It started with our morning commute to GOSH, where we dropped G and M, both kitted out in their Christmas finery, for a YPF meeting filled with a whole host of activities and treats, including a hotly challenged Christmas quiz. Once the children were settled, Mike and I set off on foot towards Covent Garden and spent our day meandering the streets, exploring the shops and even managing to pick up the odd present or two as well. We stopped for a light lunch at the amazing Cafe in the Crypt at St-Martin-in-the-Fields, just off Trafalgar Square. This is fast becoming one of our favourite spots whenever we are in London as the food they serve is simple, yet delicious, they serve a few allergy-friendly snacks too and is a place I would heartily recommend to anyone looking for a peaceful break from the busyness of London itself.

Lunch done, we started our trek back to GOSH along Shaftesbury Avenue and stumbled across this group of festive, charity bike riders as we turned the corner towards our final destination. It really was a sight to behold as we were surrounded by Father Christmases as far as the eye could see and lovely to watch excited small children wave and shout out Christmas greetings as the cyclists sped past.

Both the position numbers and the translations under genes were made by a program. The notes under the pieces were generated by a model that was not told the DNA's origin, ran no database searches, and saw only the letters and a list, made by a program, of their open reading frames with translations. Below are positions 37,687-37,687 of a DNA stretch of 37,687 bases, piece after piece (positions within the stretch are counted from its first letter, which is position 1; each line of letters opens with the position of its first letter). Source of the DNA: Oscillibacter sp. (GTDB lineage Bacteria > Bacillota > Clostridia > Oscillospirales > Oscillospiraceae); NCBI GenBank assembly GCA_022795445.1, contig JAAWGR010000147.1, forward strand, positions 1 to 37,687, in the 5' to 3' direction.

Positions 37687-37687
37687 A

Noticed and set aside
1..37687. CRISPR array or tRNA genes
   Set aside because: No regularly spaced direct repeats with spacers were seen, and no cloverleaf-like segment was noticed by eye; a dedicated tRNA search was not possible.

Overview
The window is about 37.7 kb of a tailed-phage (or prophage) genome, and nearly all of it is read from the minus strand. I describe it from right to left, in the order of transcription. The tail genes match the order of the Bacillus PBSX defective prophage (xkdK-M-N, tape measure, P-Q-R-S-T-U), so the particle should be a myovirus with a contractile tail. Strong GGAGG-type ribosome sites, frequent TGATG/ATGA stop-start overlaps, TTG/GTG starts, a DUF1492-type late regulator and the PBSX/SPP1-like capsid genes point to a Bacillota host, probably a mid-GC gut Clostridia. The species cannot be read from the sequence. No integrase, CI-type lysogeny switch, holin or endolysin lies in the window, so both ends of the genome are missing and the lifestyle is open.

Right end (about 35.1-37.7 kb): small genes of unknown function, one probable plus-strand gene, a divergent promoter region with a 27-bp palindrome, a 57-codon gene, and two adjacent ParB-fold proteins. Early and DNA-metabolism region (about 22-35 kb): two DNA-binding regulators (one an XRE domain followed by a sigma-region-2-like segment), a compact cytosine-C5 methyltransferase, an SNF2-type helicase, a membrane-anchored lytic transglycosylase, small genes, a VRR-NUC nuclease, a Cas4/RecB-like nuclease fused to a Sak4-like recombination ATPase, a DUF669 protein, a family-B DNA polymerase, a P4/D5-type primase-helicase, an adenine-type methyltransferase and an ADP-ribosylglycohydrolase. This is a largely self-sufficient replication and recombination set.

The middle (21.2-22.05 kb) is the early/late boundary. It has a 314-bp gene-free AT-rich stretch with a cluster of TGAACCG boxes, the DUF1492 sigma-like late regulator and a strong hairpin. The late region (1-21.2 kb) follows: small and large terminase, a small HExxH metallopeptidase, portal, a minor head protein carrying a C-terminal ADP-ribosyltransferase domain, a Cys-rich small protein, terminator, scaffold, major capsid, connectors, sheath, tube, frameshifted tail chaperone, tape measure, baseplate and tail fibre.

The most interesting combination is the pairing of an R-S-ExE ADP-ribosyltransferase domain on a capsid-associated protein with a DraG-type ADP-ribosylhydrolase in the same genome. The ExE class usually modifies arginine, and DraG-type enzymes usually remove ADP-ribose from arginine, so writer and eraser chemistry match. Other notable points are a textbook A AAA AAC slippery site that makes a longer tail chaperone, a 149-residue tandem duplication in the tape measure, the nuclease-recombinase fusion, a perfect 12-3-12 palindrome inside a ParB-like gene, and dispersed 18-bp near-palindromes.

There was one last stop I wanted to make before we met G and M and that was at the Baileys Treat Stop pop shop located not far from Covent Garden. It was only open for 2 weeks and I was determined to take advantage of our trip and pay a visit there for a Baileys-inspired hot drink. The queue was long and it took over 40 minutes to finally get into the shop itself, though our patience was well-rewarded by the plethora of treats that was brought out to keep those waiting happy – chocolate eclairs filled with Baileys-infused cream, cups of popcorn and chocolate covered Baileys fudge and toffee. I finally made it to the front of the queue and having never tried their Pumpkin Spice version and not fancying a treat-laden hot chocolate, I decided to customise a Pumpkin Spice latte instead. I think the server was a little disappointed with my rather tame selection of “just” chopped nuts and wafer straws, but despite his best efforts, I held firm to my decision, which I maintain was absolutely the right one. However, the latte itself was incredibly disappointing and absolutely not worth the time and money I’d spent to get it. What I hoped would be a small Christmas treat for me really wasn’t and we wasted close to an hour with that detour.